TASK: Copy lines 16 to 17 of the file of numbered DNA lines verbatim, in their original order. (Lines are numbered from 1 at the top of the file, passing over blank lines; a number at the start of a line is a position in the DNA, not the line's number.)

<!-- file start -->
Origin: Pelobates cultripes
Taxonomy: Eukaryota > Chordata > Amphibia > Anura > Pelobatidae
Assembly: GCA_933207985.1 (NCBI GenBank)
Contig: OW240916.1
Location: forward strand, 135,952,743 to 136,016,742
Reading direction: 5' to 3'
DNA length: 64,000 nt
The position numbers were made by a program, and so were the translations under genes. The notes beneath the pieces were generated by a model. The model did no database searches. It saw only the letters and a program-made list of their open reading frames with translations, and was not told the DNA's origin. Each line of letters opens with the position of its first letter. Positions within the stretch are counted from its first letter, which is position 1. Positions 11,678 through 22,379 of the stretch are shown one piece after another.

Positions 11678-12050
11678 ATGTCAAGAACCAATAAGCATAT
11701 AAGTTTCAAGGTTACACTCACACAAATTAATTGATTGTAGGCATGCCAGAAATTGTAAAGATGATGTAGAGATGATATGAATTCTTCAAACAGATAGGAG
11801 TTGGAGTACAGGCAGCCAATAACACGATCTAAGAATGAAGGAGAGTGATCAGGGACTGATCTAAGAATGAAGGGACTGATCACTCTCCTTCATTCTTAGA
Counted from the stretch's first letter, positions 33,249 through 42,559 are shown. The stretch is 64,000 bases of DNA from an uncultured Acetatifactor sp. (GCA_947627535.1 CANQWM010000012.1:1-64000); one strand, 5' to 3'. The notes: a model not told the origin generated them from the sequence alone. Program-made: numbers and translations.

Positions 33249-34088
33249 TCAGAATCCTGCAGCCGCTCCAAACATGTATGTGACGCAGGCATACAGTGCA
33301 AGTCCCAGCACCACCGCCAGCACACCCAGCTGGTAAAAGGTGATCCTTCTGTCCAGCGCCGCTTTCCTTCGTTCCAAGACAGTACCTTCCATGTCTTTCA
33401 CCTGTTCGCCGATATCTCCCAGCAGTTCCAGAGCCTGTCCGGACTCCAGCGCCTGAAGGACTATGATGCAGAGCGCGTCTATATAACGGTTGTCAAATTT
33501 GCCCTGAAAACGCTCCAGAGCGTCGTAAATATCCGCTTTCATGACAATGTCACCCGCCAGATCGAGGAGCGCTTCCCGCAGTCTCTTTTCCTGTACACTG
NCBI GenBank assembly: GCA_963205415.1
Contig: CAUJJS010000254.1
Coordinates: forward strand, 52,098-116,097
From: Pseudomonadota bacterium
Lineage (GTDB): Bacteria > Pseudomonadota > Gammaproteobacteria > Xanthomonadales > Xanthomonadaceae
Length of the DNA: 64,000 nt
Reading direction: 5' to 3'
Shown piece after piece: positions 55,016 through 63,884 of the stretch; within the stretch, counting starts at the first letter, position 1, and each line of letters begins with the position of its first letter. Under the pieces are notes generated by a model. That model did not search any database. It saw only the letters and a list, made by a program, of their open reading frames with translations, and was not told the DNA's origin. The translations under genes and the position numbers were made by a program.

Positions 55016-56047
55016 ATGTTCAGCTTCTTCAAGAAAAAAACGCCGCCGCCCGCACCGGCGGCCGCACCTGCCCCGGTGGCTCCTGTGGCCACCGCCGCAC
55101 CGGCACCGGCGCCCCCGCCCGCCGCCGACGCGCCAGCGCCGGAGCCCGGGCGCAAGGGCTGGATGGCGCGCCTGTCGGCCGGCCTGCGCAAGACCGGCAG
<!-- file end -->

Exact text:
33301 AGTCCCAGCACCACCGCCAGCACACCCAGCTGGTAAAAGGTGATCCTTCTGTCCAGCGCCGCTTTCCTTCGTTCCAAGACAGTACCTTCCATGTCTTTCA
33401 CCTGTTCGCCGATATCTCCCAGCAGTTCCAGAGCCTGTCCGGACTCCAGCGCCTGAAGGACTATGATGCAGAGCGCGTCTATATAACGGTTGTCAAATTT